White Paper. Confirmation Fraud. How auditors can overcome confirmation fraud challenges

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1 White Paper Confirmation Fraud How auditors can overcome confirmation fraud challenges

2 1 Table of Contents Introduction 2 An Auditor s Duties under SAS No Misappropriation of Assets 3 Fraudulent Financial Reporting 4 Nature, Timing and Extent 5 Confirmation Fraud Schemes 5 Client Provides False Contact Information 6 Client Provides the Contact Name 7 Client Influences the Confirmation Process 8 Impracticality of Signature Verification 8 Impact of the Problem 8 Solution 9 Endnotes 11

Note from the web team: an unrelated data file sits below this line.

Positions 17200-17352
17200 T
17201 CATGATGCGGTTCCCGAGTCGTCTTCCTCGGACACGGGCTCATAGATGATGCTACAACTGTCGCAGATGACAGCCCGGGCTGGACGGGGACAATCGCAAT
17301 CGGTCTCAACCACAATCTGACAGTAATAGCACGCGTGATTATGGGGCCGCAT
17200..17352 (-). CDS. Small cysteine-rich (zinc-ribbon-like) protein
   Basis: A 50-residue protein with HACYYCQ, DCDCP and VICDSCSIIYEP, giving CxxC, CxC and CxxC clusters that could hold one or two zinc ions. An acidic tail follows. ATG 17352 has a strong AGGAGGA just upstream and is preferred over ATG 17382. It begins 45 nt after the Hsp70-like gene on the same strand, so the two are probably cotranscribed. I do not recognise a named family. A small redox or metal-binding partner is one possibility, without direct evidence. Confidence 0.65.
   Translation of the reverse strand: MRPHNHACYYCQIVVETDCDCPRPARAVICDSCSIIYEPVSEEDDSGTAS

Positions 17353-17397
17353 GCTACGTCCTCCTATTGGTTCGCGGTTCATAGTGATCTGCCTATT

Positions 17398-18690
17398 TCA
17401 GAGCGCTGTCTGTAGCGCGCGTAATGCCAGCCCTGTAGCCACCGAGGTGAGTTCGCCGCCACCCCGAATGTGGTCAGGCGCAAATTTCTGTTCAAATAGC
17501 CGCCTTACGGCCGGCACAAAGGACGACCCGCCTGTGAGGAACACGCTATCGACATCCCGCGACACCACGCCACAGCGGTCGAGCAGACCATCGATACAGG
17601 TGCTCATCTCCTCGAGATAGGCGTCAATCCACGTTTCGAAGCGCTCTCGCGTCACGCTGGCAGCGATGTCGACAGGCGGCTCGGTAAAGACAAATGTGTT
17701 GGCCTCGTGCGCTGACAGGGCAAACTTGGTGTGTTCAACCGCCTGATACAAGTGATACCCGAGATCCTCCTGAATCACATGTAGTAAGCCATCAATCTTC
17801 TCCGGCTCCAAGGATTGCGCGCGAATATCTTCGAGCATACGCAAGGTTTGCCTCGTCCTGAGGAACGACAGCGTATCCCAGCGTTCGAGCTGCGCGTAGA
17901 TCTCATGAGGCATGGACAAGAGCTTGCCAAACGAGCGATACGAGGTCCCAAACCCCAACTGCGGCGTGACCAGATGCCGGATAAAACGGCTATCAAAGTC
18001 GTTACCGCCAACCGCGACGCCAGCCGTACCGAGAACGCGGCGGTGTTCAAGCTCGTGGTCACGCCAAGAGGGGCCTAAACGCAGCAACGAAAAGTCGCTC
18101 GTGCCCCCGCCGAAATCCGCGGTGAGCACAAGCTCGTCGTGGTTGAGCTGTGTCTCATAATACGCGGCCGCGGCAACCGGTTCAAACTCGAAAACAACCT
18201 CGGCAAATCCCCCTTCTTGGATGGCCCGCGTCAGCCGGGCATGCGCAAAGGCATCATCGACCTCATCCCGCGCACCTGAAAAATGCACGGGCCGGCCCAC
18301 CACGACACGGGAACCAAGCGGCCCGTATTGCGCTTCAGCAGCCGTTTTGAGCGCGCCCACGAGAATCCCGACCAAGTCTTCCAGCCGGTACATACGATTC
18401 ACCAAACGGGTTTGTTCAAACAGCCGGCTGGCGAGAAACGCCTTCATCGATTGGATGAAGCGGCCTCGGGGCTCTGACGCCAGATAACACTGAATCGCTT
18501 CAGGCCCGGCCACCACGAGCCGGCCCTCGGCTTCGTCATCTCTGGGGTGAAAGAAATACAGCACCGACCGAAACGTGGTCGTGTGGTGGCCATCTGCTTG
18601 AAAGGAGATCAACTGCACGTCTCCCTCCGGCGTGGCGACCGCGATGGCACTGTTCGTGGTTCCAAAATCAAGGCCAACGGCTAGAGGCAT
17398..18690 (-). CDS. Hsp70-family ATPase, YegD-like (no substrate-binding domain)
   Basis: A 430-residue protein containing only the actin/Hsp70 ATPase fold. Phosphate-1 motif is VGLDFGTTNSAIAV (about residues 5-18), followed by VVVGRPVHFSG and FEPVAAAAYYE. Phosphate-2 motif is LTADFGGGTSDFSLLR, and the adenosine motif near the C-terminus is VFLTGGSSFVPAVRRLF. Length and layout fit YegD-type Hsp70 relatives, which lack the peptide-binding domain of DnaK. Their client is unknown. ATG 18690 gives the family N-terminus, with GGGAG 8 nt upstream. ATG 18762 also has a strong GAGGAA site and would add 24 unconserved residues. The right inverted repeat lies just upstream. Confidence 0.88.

3 2 Introduction It is customary practice for CPAs to use confirmations as a substantive procedure during an audit, but the paper process is often considered time-consuming because the average turnaround takes four six weeks. Yet this process is perceived as a relatively low-benefit procedure since it requires only routine thought and effort. To address this complacency, in January 2003 the American Institute of Certified Public Accountants (AICPA) issued Practice Alert No Audit Confirmations to emphasize the importance of performing confirmations and to highlight the need to perform them correctly. This alert was one of only three practice alerts published by the AICPA within that calendar year. In December 2003, just 12 months after the practice alert was issued, an approximate $5 billion confirmation fraud took place involving Parmalat, Italy s largest food company. To date this is the world s largest confirmation fraud and Europe s largest financial disaster by any cause. Ironically, one month before the practice alert was released and exactly one year before the $5 billion Parmalat bank confirmation fraud occurred, a retired managing partner for a Big 4 firm, stated that The auditing of cash is rarely one of the critical audit areas. Confirming cash balances is one of the least important things to do in an audit. 1 Then Parmalat happened. Fraudsters with ingenuity identified this attitude and neglect, and time and again have taken advantage of it to hide their frauds and to misrepresent a company s financial statements. Three weeks after the Parmalat confirmation scandal broke, a former auditor with Deloitte said, What is the one line in an audited balance sheet that no one questions? Answer: the cash and other short-term assets line. And that is precisely where this fraud was directed. 2 Accounting firms have now been sued for over $10 billion because of the false Parmalat bank confirmation, with more lawsuits potentially on the horizon from those that relied on the audit report. The Parmalat fraud is the largest cash and investment confirmation fraud ever discovered, but it is not the only case of confirmation fraud used to steal cash or falsify financial reports. Here is just a sampling of some of the more significant public and private company confirmation frauds from recent years: Satyam Take Two 2007 Ahold Kmart Refco Parmalat 2003 All First Financial 2002 HealthSouth Quintas Three Points Digital 2000 Digital Lava 2000 Logo Athletic 1999 Converse 1999 Adidas 1999 Fila 1999 Just For Feet 1999 CF Foods 1999 North Face